To pee or not to pee, that is the question

To+pee+or+not+to+pee%2C+that+is+the+question

We all know that the law protects people from discrimination based on sex, race, religion and sexual orientation, but soon we might have to add homelessness to that list.

You see, there is a new bill set to create a ‘Bill of Rights’ for the homeless within our community.

What does this mean, you might ask? It means that no one can be discriminated against based upon whether or not they are homeless. It would also give the homeless legal protection to engage in life-sustaining activities on public property.

Life sustaining activities include sleeping, congregating, panhandling and urinating.

It may be true that when you gotta go you gotta go, but pissing on the sidewalks or in the gutter is not what most expect to see when they go out in public.

The main attributes of this law on discrimination are great things to strive for, as no one should be discriminated against in any way.

In fact, Rhode Island passed a similar bill just last year that protects the homeless from being kicked out of public places and being denied jobs based on being homeless.

Protecting the homeless from discrimination is important as it’s hard to get off the street if you are denied things because you are on the street. So it’s clear that California’s law would be good, just as Rhode Island’s was, right?

Wrong. The issue with California’s Homelessness bill is that it goes too far past the great core concept of ending discrimination.

The proposed bill even includes that the homeless must be able to have 24 hour access to public restrooms, meaning that taxpayer money will go into making sure these facilities are open and maintained at all times.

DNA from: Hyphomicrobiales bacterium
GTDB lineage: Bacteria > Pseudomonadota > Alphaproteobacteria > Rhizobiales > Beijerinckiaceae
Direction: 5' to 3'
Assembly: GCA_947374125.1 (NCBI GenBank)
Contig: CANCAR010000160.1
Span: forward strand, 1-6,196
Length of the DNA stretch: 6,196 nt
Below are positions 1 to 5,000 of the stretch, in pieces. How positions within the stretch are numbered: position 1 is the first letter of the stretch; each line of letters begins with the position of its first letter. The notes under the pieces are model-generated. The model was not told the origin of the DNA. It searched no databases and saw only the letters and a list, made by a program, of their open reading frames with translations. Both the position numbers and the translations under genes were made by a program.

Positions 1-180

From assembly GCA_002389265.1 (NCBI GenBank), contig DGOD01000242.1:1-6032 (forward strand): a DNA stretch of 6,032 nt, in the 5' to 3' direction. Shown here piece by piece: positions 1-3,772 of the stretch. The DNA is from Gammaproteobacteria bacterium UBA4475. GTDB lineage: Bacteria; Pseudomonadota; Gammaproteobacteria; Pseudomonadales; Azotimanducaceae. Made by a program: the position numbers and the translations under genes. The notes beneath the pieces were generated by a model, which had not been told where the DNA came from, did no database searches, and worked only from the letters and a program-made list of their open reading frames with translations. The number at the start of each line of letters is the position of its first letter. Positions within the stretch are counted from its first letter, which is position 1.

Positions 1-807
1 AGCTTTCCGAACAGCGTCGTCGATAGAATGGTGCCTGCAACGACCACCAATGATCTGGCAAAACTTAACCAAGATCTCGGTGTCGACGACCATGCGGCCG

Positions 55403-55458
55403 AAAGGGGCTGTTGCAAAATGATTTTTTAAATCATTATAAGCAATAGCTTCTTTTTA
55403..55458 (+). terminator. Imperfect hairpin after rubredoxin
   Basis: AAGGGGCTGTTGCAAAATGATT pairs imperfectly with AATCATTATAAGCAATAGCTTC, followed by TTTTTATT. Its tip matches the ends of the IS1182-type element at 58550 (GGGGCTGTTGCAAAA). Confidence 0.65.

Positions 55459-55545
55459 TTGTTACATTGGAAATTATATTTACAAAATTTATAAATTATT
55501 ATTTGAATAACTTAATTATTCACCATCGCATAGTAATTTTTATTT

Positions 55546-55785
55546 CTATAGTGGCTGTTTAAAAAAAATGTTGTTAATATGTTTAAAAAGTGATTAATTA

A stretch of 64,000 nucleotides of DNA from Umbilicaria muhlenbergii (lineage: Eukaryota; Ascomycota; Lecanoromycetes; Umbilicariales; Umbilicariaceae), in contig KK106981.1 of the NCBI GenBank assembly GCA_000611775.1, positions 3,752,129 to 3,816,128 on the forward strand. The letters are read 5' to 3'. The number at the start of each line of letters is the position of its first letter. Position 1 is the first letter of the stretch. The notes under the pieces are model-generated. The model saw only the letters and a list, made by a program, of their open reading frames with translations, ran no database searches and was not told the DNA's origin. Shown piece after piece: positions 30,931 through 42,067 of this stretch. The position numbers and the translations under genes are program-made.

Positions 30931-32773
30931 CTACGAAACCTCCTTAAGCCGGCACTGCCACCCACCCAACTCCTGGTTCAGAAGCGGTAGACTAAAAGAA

Now, if we are paying to keep the restrooms of the public open all the time, then why should there be the ability for public urination at all times?

Public urination laws that punish offenders with jail have been described by some to be at times quota filling laws just used to get the homeless off the streets and out of sight.

While this could be true, taxpayers will be paying to keep restrooms open to be used, but if a homeless person instead decides they want to pee on the side of a local restaurant wall, well that’s all fine and dandy should the law pass.

Allowing urination on streets in front of public venues and businesses that are the livelihood of many brings us no closer to solving the issue of helping the homeless gain a home.

It doesn’t seem entirely fair to those that do happen to have a home to be forced to deal with their home or business being a possible bathroom target should the bill get passed.

I can see it now: the first case to go to court will be a discrimination case of a man with a home claiming he should be able to piss in the gutter.

Ending discrimination is a worthy goal, but an even better one is to address the problem that society seems unwilling or unable to solve. Finding a way to actually get people off the streets and into homes and jobs.